A small flowering plant known as Slickspot Peppergrass won't be listed as a "threatened species" any more under the Endangered Species Act. A U.S. District Court ruled today in favor of the state of Idaho and Governor Butch Otter to remove the plant's designation. There's been a decade long legal battle over whether Slickspot Peppergrass warranted such protection.
In 2009, the plant was listed as a threatened species. Otter and Idaho protested, saying a species can only be listed if it's likely to become endangered in the foreseeable future. Today's court decision finds that the federal government did not adequately define "foreseeable future." The judge reversed the threatened listing.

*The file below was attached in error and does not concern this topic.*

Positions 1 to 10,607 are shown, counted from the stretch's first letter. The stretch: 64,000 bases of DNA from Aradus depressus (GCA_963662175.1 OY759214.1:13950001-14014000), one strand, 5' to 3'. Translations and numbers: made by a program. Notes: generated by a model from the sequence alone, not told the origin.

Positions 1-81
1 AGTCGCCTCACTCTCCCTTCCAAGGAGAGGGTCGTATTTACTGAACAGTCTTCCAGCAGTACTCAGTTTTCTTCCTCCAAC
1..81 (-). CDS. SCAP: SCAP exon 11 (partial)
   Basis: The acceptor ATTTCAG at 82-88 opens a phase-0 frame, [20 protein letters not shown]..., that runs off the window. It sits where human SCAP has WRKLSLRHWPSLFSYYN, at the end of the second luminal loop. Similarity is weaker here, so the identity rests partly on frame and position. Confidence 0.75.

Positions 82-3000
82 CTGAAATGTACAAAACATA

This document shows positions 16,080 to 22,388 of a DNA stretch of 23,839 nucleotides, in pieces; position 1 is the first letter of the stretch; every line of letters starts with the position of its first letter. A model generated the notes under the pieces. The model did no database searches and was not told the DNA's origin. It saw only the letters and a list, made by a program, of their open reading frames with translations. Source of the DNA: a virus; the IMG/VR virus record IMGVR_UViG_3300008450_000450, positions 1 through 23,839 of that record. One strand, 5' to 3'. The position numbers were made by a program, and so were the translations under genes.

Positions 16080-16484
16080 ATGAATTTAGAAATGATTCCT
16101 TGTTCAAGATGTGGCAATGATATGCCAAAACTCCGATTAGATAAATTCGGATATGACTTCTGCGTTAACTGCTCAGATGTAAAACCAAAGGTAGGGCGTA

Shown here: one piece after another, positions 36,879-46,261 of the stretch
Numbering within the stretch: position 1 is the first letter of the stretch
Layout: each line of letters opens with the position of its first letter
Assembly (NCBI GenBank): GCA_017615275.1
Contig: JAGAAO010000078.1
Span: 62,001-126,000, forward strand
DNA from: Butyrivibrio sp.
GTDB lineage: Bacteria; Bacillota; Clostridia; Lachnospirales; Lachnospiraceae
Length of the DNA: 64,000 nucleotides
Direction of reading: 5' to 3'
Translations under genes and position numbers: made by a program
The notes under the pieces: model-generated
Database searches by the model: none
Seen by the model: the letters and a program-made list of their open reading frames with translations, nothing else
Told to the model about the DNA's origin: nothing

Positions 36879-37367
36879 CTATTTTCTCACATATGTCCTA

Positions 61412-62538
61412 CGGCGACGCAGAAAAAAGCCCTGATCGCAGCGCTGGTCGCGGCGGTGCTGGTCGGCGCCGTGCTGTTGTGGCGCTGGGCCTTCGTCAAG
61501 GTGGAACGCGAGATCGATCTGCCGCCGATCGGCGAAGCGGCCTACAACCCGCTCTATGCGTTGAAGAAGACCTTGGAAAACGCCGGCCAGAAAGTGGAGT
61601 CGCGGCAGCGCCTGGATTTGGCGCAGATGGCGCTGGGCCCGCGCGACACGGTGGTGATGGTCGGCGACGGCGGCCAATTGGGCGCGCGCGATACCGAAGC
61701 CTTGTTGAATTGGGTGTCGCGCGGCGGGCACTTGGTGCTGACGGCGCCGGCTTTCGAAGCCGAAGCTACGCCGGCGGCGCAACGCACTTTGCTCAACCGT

Otter issued a statement after the court’s ruling. “I am encouraged that the Court agreed with my argument that the federal government’s decision, to list the species was flawed under the ESA.”
Slickspot peppergrass is only found in Southwest Idaho. The small flowering plant falls in the mustard family.
Copyright 2012 Boise State Public Radio
You can read the decision below.